Along the way, many state governments have been pitching in with training, tools, and other digital boosts to local small businesses.11 Business associations12 and even individual businesses13 have also joined in with their support.
Not to be left out, technology companies have been paving the way for even more local online shopping. Here are just a few initiatives, large and small:
Big Tech: One major e-commerce platform that hosts small businesses has launched a “first-of-its-kind” app to help shoppers discover local businesses online, receive information, check out, and track purchases.14 The same company reported that new online storefronts on its platform grew over 60% in March-April 2020, and that these shops were seeing more local customers.15 Meanwhile, a leading social media company launched an app that helps small businesses go online and makes it easier for people to shop from them.16
Small Tech: Smaller e-commerce platforms and tech enterprises have also been making it easier to shop online. For example, a platform for local farmers reported steep growth in recent months.17 In another example, a tech entrepreneur was offering a “rapid deployment program” for small local businesses to begin accepting orders online.18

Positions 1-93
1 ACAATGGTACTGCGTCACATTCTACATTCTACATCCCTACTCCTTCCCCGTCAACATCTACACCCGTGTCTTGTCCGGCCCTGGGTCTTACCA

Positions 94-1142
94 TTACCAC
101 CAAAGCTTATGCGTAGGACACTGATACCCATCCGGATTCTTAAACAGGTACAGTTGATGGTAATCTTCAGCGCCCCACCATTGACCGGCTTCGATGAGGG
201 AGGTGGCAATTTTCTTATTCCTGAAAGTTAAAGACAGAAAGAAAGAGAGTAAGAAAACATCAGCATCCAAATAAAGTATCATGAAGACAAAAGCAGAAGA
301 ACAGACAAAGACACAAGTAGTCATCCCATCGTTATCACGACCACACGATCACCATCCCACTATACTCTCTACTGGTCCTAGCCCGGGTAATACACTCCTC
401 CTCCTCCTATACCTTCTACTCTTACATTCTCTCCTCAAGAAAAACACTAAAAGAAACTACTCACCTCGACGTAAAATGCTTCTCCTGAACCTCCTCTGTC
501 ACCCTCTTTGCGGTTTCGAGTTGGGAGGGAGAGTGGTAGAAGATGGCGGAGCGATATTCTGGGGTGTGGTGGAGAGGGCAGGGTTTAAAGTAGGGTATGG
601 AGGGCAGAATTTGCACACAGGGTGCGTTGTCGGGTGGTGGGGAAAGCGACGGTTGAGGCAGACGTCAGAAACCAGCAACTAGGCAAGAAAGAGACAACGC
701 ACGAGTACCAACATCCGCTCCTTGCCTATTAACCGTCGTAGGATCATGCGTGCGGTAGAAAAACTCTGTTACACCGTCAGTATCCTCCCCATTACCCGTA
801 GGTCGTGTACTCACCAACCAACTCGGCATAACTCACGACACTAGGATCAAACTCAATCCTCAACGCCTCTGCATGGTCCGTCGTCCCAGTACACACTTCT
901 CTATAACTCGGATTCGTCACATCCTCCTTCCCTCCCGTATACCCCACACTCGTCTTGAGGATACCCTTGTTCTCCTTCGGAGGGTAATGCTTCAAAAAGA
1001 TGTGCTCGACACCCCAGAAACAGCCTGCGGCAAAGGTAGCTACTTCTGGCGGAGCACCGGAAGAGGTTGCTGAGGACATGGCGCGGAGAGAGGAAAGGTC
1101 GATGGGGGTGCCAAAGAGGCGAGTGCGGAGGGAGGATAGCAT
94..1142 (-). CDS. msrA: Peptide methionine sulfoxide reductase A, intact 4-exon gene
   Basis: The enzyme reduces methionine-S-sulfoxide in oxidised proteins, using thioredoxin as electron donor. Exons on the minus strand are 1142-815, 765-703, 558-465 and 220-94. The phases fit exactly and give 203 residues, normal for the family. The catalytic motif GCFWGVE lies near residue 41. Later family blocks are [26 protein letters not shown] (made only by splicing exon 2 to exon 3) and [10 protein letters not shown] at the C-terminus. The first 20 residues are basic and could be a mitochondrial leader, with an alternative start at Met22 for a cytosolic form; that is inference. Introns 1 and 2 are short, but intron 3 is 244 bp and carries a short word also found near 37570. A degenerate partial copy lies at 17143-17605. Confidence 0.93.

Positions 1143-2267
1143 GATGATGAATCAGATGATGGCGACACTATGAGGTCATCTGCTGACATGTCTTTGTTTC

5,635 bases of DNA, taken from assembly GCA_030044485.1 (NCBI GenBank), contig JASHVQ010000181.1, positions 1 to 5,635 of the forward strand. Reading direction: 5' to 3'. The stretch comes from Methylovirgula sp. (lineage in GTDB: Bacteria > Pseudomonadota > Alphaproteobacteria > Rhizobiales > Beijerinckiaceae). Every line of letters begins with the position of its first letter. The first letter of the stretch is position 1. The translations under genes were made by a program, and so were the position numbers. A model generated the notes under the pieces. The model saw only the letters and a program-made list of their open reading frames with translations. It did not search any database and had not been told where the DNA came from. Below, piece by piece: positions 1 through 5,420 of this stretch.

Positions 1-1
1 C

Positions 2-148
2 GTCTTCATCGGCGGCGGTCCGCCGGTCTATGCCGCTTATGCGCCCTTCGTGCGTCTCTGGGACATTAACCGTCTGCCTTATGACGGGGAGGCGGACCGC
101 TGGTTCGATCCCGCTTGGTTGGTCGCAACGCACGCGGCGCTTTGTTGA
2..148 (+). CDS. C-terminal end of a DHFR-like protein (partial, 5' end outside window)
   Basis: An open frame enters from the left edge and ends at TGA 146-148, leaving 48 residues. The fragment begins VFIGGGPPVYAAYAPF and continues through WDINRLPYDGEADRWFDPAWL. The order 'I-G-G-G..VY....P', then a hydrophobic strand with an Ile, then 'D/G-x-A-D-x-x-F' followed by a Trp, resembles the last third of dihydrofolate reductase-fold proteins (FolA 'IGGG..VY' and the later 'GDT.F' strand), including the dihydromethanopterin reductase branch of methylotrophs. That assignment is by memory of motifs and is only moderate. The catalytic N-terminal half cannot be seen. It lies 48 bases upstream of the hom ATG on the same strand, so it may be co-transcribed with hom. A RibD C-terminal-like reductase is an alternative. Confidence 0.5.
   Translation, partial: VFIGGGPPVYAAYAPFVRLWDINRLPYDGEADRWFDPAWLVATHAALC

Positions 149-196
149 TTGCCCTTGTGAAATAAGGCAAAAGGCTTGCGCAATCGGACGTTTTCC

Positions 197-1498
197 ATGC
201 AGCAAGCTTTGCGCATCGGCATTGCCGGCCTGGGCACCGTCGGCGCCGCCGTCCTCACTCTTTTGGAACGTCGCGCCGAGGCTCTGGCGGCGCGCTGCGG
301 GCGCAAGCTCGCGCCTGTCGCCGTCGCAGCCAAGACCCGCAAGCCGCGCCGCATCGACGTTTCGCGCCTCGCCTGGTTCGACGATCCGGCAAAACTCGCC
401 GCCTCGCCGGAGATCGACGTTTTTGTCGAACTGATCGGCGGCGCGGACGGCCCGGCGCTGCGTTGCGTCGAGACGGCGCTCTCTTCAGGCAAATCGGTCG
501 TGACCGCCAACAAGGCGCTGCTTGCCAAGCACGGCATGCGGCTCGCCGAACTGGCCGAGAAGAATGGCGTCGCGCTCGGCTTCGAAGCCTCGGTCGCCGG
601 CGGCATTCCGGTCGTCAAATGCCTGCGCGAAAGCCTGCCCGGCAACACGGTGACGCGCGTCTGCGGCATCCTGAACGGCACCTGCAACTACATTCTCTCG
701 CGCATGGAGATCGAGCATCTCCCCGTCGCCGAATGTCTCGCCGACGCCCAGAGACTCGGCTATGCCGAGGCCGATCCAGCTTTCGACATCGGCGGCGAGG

Experts expect these trends to stick around, as people “blend their new habits with their old routines.”19 Online capabilities will continue to evolve—locally and globally. As the NPD research group said: “A different kind of digital dialog that goes beyond traditional descriptions, addressing the touch, feel, and quality of a product, can be a powerful tool in making up for some of what is lost in the virtual shopping environment.” Shoppers will be looking for solutions that address these needs.20
Our favorite local small businesses are going online, with many of us going right along with them by shopping small, and locally, online. These recent developments may have been driven by necessity, but they also represent an acceleration and localization of trends long in the making. In other words, most are likely to stick with us. Welcome to the new Main Street.
1 “How to Create a Rewards Program for Small Business,” Fundera
2 “Reward. Support. Thrive.,” Buzz Points
5 “Most Americans Say Coronavirus Outbreak Has Impacted Their Lives,” Pew Research Center
6 “State of Small Business Report,” Small Business Roundtable and Facebook
7 “Do Shoppers Think Their COVID-19 Shopping Behaviors Will Continue?,” Food Industry Association
8 “COVID-19: The Unexpected Catalyst for Tech Adoption,” Nielsen
10 “Top 10 Stay-at-Home Ideas,” Henry Bear’s Park
11 “Tech Resources and Free Help,” Rhode Island Commerce
12 “Too Local to Fail,” Minneapolis Regional Chamber et al
13 "Stand for Small," American Express et al
14 “Shopify Unveils its Consumer App: Shop,” Shopify
15 “Shopify Announces First-Quarter 2020 Financial Results,” Shopify
18 “Stay Open—Set Up Online Ordering Fast!,” e|tab
19 “COVID-19 Is Spawning New Consumer Food-Buying Habits,” AgDaily